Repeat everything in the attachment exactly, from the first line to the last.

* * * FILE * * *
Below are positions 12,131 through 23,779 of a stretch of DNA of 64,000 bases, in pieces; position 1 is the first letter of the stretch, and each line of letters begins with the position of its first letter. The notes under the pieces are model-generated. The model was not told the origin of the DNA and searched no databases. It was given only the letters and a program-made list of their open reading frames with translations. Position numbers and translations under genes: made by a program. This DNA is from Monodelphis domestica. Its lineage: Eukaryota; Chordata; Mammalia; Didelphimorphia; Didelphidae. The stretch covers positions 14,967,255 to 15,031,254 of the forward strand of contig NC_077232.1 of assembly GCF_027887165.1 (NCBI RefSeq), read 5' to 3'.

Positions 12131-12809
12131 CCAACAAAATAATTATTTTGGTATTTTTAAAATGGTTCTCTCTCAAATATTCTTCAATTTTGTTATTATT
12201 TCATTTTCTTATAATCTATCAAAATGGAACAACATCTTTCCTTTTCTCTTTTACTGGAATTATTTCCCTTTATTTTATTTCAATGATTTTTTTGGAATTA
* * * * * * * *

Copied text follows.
Below are positions 12,131 through 23,779 of a stretch of DNA of 64,000 bases, in pieces; position 1 is the first letter of the stretch, and each line of letters begins with the position of its first letter. The notes under the pieces are model-generated. The model was not told the origin of the DNA and searched no databases. It was given only the letters and a program-made list of their open reading frames with translations. Position numbers and translations under genes: made by a program. This DNA is from Monodelphis domestica. Its lineage: Eukaryota; Chordata; Mammalia; Didelphimorphia; Didelphidae. The stretch covers positions 14,967,255 to 15,031,254 of the forward strand of contig NC_077232.1 of assembly GCF_027887165.1 (NCBI RefSeq), read 5' to 3'.

Positions 12131-12809
12131 CCAACAAAATAATTATTTTGGTATTTTTAAAATGGTTCTCTCTCAAATATTCTTCAATTTTGTTATTATT
12201 TCATTTTCTTATAATCTATCAAAATGGAACAACATCTTTCCTTTTCTCTTTTACTGGAATTATTTCCCTTTATTTTATTTCAATGATTTTTTTGGAATTA